People from the pit stand up

Updated: Mar 7, 2019

People from the Pit Stand Up

By Sam Duckor-Jones

Victoria University Press, 2018


Reviewed by Craig Beardsworth



I saw Sam Duckor-Jones in a Wellington cafe last month, looking out on the streetscape, scanning, mesmerised, oblivious to my settling into an adjacent seat. After I finished my coffee I struck up a conversation – he’d not taken in his immediate surroundings the whole time I was sitting beside him so got a surprise when I said hello. I have one of his sculptures at home – the result of an Art Zone article I had helped coordinate in 2016 so he knew me. I was expecting to talk art but instead it was revealed he was studying at Victoria University – not art but writing, and not just any English course but the IIML course. Revered among the literati as ‘the’ writing course, it’s difficult to even get into. How can someone who excels at sculpture also excel at something else? The planet is out of kilter.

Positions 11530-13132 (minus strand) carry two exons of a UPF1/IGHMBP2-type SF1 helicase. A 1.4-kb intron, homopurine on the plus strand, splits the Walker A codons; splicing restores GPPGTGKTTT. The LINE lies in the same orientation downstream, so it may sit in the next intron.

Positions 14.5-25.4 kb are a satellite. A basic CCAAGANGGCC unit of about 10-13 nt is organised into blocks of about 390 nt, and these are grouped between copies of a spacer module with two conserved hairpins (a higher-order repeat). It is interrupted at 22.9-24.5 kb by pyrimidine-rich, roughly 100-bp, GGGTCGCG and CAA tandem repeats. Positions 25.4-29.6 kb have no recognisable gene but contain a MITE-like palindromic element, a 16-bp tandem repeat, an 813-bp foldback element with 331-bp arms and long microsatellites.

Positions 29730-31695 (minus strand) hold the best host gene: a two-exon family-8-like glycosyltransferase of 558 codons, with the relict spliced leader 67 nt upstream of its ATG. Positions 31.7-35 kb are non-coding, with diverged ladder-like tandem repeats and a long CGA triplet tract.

A month later his first book of published poetry lands fresh from the course (isn’t there meant to be a slow painful ascent to publishing?) and I wanted it to be patchy and mediocre so the world would feel in balance again – ‘Stick with art’ I’d be able to say.

But it was good.


The more I hang around artists the more I see their demeanour and physical bearing influence their work. Duckor-Jones’ sculptures are often lanky, awkward and contemplative, too self-aware, brightly coloured but strangely solemn in pose, which tempers the garish pinks and oranges so the overall effect is one of mute surrender. He is tall, lanky, contained, doesn’t call attention but is engaging when you do notice him. Those bright pinks and oranges burn intensely when he speaks and the same thing happens in his writing.


Surprises abound in the 70 + poems in this volume. As you are quieted by the lonely Speaking Diary where he recounts the scant interactions he has across a week – ‘Wednesday thanks (to Diane at checkout)’ he will also thrill in other poems with apparent non sequiturs but burning with bathos. In Installation day it seems the rancid bigoted ruminations of a man hired to help install sculpture at a vineyard will go unanswered as his skills are too useful – he is ‘Bernsteinian at the hydraulics’ and ‘Paganinian with a welding flame’ – and yet by the last line we feel as though Sam and his female companion ‘P’ remain defiant and immune from sexism and crudity.


& P stood her ground said mate mate

I grew up with shearing gangs so do your worst


& she snapped off a rose





First published ArtZone #75

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